Gonzaga has all the tools to capture the national title

Now that the high school basketball season is over, it is time to turn to Division I college basketball’s March Madness.
On Tuesday night I watched the St. Mary’s-Gonzaga game.
Gonzaga, a small Catholic college in Washington State, plays in the West Coast Conference, which is the seventh-ranked conference in RealTimeRPI.com’s ratings of the nation’s 32 DI conferences. Gonzaga’s RPI is fifth out of 347 DI schools and it finished the regular season ranked No. 1 in several national polls.
Gonzaga finished its regular season conference schedule with a 16-0 record and then went on to win the conference tournament, beating St. Mary’s in the final, its third win over St. Mary’s this season..
Gonzaga is 31-2 overall and the only losses have come to Butler on the road 64-63 and a home loss to Illinois 74-65.
Gonzaga has a 14-game win streak, is the No. 1 seed in the West Regional  and is a well balanced team that will not sneak up on anybody this season like Butler did two years in a row as a No. 5 and 7 seed and getting to the national final both times.
Gonzaga has excellent size in 7-foot junior Kelly Olynyk and 6-9 senior Elais Harris. Adding to the size is 7-1 freshmen Przemek Karnowski and 6-9 junior Sam Dower.
Their point guard is junior 5-10  Dave Stockton, the son of former Gonzaga great and Utah Jazz NBA All-Star John Stockton.
The perimeter shooters are sophomore guards Kevin Pangos (6-2) and Gary Bell Jr. (6-0).
Gonzaga also has good depth at all positions with two subs averaging 16 minutes per game, one at 11 minutes and two at 10 minutes.
As a team Gonzaga is shooting at 50 percent  from the floor, 76 from the line and 34 from the 3- point line. The team averages 16 assists per game to just 11 turnovers and commits only 16 personal fouls per game. They average 80.1 points a game.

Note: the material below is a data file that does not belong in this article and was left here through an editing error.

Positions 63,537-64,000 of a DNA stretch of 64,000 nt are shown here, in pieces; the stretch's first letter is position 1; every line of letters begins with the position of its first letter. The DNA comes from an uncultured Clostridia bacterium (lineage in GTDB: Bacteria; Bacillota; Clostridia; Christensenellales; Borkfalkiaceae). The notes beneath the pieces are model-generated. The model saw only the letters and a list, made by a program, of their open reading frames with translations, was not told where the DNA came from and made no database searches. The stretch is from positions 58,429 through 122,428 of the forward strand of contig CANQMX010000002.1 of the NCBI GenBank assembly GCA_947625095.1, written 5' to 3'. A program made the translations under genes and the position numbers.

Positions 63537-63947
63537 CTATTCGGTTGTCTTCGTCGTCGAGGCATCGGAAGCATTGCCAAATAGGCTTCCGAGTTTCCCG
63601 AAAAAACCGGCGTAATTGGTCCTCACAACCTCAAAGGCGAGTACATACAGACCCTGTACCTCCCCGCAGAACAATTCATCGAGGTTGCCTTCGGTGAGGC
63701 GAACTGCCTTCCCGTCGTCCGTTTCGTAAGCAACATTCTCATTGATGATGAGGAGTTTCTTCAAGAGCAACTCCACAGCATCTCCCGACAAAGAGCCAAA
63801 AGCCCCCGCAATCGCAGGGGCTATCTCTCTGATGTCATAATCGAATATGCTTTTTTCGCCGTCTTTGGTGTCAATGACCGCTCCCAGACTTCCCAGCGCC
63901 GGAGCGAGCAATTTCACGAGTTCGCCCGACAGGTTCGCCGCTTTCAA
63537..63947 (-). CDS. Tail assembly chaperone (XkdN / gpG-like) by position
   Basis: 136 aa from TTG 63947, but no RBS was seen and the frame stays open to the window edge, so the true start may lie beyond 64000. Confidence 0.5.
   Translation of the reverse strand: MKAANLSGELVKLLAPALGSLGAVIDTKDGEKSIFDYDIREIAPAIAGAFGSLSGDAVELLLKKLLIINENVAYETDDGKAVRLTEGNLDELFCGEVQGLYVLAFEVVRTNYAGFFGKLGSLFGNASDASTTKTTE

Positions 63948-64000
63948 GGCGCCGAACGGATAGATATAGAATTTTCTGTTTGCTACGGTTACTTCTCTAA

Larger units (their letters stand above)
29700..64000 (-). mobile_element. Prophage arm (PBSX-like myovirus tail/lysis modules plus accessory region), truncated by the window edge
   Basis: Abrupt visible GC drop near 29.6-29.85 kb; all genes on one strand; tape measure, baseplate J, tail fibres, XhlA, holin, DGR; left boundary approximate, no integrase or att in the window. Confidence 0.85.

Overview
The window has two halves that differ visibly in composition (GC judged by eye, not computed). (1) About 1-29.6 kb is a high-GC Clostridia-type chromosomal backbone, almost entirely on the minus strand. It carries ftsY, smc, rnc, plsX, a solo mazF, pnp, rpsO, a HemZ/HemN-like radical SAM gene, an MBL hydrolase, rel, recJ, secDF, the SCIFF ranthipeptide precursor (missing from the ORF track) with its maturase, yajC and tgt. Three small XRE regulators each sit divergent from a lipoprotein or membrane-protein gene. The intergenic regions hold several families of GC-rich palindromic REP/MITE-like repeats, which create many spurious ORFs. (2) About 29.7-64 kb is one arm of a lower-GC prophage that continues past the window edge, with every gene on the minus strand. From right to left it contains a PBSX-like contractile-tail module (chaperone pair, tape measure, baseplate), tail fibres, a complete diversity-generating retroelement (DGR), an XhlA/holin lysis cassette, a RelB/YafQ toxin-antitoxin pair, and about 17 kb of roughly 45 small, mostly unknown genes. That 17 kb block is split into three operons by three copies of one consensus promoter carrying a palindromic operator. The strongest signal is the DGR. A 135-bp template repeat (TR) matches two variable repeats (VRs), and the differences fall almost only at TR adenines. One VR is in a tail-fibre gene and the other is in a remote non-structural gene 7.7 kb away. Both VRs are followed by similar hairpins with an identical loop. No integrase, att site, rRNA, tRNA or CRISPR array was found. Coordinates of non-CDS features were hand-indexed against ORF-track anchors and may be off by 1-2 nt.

They have 10 players averaging over 10 minutes per game.
Fouling the Bulldogs is also a problem as Olynyk shoots 78.5 percent, Harris 76.6, Pangos 81, Bell 72.3 and Dower 76.7.
They certainly take advantage of their size. They try to go inside on almost every offensive possession when in the half-court. They run out of a high-low setup against man-to-man and both big men are very capable of setting their teammates up on the block..
If their big men are double-teamed at the block, they just kick out to an open wing player or the player at the foul line for open shots.
They get a great deal from this inside-outside play and have a well spaced 1-3-1 offensive setup which makes it very hard to double down on the low-block man with the ball.
When St. Mary’s did not double down on either Harris or Olynyk, they scored at will.
They also used dribble penetration by Stockton from the point to draw help defense and he was very adept at passing to the men at the wings or the low-block player..
They also used a lot of high screens by Harris and Olynyk, would roll off the screen and scored effectively..
If teams do not have two big men to match up with Gonzaga’s  two bigs, then they will really get hurt inside if they play man-to-man defense.
If teams cannot match up well during the NCAA Tourney, then they will have to play some type of zone defense, but that only allows the bigs to get to the offensive boards harder.
Gonzaga is also a very good man-to-man defensive team, as the players move their feet, do not foul that much and box out very well on the defensive end.
The thing that really impressed me about Gonzaga was how committed they were as a team to get the ball inside to their big men before they took 3-pointers or other perimeter shots. I have not seen a team get the ball inside as much as they do since my John Bapst High School team that was 6-11, 6-8, 6-8, 6-4 and 6-2 and had a rule that one of the low post players on the block had to touch the ball before they took a shot unless it was a layup.
Gonzaga is not quite that insistent, but darn near it, as the guards are constantly searching for their big men at the high post or at the low blocks.
For a school with a small enrollment which has always made a good showing in the “Big Dance,” this may be their year.
They are well coached and disciplined. Coach Mark Few is an excellent collegiate coach.
The past few seasons I have rooted for Butler, but this year my favorite team to root for is going to be Gonzaga. They are due for coach Few.